That was actually the one thing Jake and I could agree on, traditional baby names. We wanted something classic, preferably not in the top 10, but not too bizarre or hipsterish. For girls, we didn’t want the names shortened to male nicknames, the reason we ultimately vetoed Charlotte. Although we loved Lottie, there’s no telling whether or not she’d be called Charlie or decide for herself that she preferred it one day. Since we both hated that very common nickname and couldn’t decide on anything that sounded good with it for Baby B, we nixed what was once my favorite baby girl name.

Twins threw us for another loop. Not only did we have to name one baby, but two. We wanted classic names that sounded good together, without a theme, meaning no color or flower or jewel names in pairs. That took Violet and Scarlett off the table, though we both loved the latter, we just couldn’t think of anything that sounded good with it.

Jake: “What about Charlotte and Scarlett?”
Me: “I want a divorce.”

Rhyming names were absolutely off the table.

At one point, I had a list of over 30 baby names and Jake suddenly seemed to hate all of the names ever, though many were ones he’d agreed on previously. If he did like one, he didn’t like anything I thought went with it. He liked Maeve, but noped all of the one syllable names I suggested for the other baby, like Blair and Pearl. If he liked a longer name, he hated all of the inevitable nicknames, such as Josephine, Susannah, Gwendolyn, Eleanor, or Evelyn. He’d suggest that we not nickname them at all, and I had to insist that that’s not really how that happens. If we chose a long name and didn’t choose a shortened version, ourselves, other people would. No one is going to say Josephine in its entirety, when they can call her Jo… which we both hated.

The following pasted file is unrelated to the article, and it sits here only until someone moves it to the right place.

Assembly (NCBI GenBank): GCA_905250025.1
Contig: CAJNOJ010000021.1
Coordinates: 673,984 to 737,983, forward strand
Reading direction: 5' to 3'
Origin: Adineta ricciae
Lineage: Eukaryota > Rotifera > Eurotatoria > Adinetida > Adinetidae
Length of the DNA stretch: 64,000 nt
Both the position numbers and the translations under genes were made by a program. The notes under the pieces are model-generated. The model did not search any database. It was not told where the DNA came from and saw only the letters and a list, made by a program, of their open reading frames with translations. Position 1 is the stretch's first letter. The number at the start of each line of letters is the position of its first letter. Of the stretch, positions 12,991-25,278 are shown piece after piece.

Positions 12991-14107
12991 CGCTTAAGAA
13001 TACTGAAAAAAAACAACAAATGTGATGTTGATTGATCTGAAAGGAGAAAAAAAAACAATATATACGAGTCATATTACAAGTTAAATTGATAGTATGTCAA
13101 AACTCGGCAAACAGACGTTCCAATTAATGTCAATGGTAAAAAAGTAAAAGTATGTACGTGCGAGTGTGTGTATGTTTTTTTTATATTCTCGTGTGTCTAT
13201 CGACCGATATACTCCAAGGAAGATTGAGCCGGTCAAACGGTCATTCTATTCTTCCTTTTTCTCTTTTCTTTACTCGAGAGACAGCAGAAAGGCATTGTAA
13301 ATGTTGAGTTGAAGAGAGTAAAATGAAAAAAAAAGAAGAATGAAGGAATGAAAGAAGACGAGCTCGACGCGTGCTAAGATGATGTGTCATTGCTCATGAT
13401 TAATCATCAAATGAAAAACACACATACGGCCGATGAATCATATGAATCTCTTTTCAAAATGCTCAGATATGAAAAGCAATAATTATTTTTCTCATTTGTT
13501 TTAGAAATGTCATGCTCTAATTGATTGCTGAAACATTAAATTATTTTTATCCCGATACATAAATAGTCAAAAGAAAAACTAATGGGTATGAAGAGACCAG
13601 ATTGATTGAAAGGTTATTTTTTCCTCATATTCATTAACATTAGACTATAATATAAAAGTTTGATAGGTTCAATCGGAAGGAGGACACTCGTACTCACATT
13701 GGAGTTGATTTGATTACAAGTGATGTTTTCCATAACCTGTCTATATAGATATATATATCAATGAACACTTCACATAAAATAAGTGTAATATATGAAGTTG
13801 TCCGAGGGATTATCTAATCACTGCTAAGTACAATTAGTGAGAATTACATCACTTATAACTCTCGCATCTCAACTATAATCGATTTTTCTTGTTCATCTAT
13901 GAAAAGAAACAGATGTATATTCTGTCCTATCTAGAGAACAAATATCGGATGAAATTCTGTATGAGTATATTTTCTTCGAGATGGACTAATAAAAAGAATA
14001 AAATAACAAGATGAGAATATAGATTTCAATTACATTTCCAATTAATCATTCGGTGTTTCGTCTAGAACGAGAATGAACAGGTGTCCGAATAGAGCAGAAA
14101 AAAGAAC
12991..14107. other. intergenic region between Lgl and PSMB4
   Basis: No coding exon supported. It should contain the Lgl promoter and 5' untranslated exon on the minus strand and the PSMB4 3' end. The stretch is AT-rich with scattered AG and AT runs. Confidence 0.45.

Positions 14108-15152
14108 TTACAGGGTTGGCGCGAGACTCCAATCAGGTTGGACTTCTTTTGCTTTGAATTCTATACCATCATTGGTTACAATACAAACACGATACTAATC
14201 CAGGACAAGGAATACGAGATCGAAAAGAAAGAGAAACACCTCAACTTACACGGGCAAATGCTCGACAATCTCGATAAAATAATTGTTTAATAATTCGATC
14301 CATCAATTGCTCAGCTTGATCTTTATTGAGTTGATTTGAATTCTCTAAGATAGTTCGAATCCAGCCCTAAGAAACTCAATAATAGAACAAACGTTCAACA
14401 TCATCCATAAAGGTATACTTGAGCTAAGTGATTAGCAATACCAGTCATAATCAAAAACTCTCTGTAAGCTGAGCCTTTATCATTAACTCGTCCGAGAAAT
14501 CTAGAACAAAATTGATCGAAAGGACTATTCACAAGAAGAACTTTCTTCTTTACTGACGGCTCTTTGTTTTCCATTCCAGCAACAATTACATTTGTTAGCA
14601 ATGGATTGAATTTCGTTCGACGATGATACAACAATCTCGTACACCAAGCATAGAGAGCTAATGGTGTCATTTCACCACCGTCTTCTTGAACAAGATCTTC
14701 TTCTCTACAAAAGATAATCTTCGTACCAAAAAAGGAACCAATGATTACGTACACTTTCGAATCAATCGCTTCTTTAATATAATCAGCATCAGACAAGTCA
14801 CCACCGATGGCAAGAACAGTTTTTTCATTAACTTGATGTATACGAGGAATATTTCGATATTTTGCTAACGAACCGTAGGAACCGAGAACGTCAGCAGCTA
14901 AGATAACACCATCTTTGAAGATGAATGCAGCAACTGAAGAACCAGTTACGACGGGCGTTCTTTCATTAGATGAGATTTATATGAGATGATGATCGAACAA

Having just finished The Mandalorian, I had been calling the babies Mando and Grogu at work, since I hadn’t shared the genders. I began calling them the same at home, just to have some way to refer to them and had started to wonder if that might end up on their birth certificates, as Jake nixed every option. Even if we both liked a name, we often couldn’t come up with a good mate, such as with Alice. I couldn’t quite define what I thought made a good pair, but I think it came down to syllables and time period. Blair and Genevieve just sounded odd together. Jake’s inability to get excited about any names actually started to upset me and make me think that he was angry they were both girls. It became a real source of contention between the two of us.

Me: “Poor Mando and Grogu.”
Jake: “Stop calling them that!”
Me: “Stop vetoing everything else!”

One name had actually been on the table a year ago, but Jake had decided he didn’t like the nickname I suggested. It was four syllables long and not common enough to have an obvious nickname, but I wanted to choose one for ourselves, knowing that no one was going to consistently say the whole name. Not only was it a classically feminine name not in the top 1000, without being too weird, it was also the name of the town where my family originated. I’d really grown fond of it. When my good friend Sarah, one of the few who knows the names we ultimately chose, suggested an alternative shortening, I looked it up and realized it was actually an official nickname for our uncommon choice. Jake loved it. Now we just needed something that went with it, which likely meant another four syllable name.

Naming twins is exhausting.